Not Really Whining

California wine makers grouse about having to put warning labels on a beverage they consider a healthful accompaniment to food. But James Clendenen of Los Olivos' Au Bon Climat Winery in Santa Barbara County goes further.

Here is how Au Bon Climat discloses the presence of sulfites, a naturally occurring chemical in wine, on his super-premium bottlings: This Hand-Crafted, Expensive Wine CONTAINS SULFITES and Should Not Be Consumed Without Consulting Your Wine Merchant, Your Accountant, and Your Doctor .

"We thought it amusing," but others have found it anti-bureaucracy, Clendenen said. "Perish the thought!"

Shirley Temple Wins Round

The Shirley T won't be known as "The Shirley Temple Soft Drink" for now.

A court order obtained last week by former child star Shirley Temple Black in San Mateo County bars Soda Pop Kids, an Encino soft drink company, from using her name for now in advertising cherry-flavored Shirley T soda. Soda Pop Kids also must omit her name from new labels for its soda, although the company will be allowed to sell its existing inventory of soda with labels calling the drink a Shirley Temple.

The court order is effective pending the outcome of a lawsuit filed last month by Black, who is miffed that Soda Pop Kids used her name on its drink without her permission. Soda Pop Kids is arguing that it has a right to call its drink a Shirley Temple because the name is generic for a kids cocktail that has been sold in restaurants and bars for more than 50 years.

Giving Plenty of Notice

Trick or treaters have yet to ring bells, but the Postal Service is already dropping off invitations to the year's first Christmas parties.

Among the first to request the pleasure, etc., is Harold S. Geneen, chairman of Ticor, the title insurance giant. He and the rest of the company's board of directors are inviting 1,200 or so "friends and business associates" to its annual "celebration of the holiday season" this year on Dec. 6. Friends will gather on the 21st floor of the firm's Wilshire Boulevard headquarters.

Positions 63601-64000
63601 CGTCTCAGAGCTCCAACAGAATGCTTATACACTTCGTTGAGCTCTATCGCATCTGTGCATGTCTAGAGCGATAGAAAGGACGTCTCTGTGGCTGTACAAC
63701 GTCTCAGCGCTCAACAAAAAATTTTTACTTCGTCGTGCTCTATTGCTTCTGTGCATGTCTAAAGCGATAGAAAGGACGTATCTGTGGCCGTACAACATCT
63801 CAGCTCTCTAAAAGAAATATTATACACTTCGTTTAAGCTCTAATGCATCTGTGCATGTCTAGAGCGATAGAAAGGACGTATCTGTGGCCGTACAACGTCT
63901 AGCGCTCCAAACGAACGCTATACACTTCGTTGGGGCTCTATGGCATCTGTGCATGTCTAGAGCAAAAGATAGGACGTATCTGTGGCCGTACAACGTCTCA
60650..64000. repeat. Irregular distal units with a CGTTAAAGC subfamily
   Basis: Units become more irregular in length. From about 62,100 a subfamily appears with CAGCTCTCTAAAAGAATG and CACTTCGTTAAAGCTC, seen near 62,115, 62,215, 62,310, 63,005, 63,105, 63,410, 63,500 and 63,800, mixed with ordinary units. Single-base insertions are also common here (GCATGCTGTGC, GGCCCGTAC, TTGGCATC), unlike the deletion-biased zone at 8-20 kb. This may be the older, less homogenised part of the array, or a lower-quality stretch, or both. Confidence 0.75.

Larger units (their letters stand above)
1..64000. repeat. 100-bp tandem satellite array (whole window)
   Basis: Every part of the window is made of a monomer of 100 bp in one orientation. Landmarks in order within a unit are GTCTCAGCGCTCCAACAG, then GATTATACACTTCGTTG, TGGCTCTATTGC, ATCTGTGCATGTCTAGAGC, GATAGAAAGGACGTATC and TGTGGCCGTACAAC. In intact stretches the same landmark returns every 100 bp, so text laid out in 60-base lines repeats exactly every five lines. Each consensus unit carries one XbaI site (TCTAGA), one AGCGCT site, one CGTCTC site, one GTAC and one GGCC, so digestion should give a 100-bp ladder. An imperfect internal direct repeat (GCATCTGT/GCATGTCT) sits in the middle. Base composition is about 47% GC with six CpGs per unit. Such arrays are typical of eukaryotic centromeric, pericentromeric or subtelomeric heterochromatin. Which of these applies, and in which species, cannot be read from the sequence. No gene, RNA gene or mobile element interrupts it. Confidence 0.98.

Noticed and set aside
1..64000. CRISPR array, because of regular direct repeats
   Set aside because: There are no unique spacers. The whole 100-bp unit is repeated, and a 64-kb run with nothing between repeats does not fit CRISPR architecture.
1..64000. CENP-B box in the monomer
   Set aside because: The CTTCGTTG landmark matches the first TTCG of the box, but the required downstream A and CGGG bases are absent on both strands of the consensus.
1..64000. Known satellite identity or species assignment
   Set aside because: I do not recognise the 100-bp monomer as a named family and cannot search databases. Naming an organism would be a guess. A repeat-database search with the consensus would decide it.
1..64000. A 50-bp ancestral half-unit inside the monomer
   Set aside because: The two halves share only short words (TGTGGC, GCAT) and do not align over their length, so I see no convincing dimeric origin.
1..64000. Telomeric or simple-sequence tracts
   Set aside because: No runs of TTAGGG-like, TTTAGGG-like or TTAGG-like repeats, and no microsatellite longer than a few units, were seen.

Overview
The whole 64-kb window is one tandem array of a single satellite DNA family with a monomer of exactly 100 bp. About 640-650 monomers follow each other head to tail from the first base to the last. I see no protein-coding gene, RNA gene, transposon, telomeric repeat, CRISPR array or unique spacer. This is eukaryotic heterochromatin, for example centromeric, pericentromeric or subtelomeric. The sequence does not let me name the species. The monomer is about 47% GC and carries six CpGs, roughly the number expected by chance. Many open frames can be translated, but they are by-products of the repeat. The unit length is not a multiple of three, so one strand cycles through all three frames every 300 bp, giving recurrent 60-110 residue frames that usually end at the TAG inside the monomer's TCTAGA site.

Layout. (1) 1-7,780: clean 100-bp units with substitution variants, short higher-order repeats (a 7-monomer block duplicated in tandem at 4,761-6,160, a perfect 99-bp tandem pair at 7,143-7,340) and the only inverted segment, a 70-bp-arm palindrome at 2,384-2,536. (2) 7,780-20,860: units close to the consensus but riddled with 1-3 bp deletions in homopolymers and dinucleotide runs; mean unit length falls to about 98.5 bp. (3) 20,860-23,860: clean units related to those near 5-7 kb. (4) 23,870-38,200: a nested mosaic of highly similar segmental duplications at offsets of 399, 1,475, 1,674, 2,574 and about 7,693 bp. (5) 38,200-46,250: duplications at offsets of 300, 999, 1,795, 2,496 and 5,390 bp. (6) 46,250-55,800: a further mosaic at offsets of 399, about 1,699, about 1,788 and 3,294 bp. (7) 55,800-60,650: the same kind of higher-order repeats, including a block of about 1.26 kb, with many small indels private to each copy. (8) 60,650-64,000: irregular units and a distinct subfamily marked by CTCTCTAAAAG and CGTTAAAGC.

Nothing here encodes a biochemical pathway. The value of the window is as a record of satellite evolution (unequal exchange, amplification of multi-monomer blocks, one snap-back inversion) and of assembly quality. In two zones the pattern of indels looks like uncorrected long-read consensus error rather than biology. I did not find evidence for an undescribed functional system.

Two months' lead time is not unusual for this time of year, apparently. "We usually send out an informal pre-invitation reminder in September and follow up with the formal invitation a few weeks later," advises an aide.

Tougher Than They Look

Can a personal computer--like a Timex watch--take a licking and keep on ticking? Probably not. But it may be pretty close.

In a surprising demonstration of just how resilient these little boxes are, a clean-up and recovery team from DataMemory Corp. in Woodland Hills has just announced that it was able to retrieve a whopping 98.7% of the data stored on the hard disk drives of the bank's personal computers involved in last May's devastating fire at the First Interstate Bank in downtown Los Angeles.

So, maybe there's hope the next time you inadvertently trash your disk drive.

Should Be Called 'Jeopardy'

How long can a man stay still with a rat on his chest or hold his head under water with catfish nibbling his face?

These and other odd challenges will be featured when Beverly Hills-based New Star Video releases next month a home video called "Endurance" that promises to show the most "hilarious" 90 minutes from a Japanese TV game show.

The number of contestants is whittled down by "outrageous endurance events," according to New Star, such as "which blindfolded contestant, dressed in red, will remain in the arena the longest with an ornery bull stalking the grounds?"

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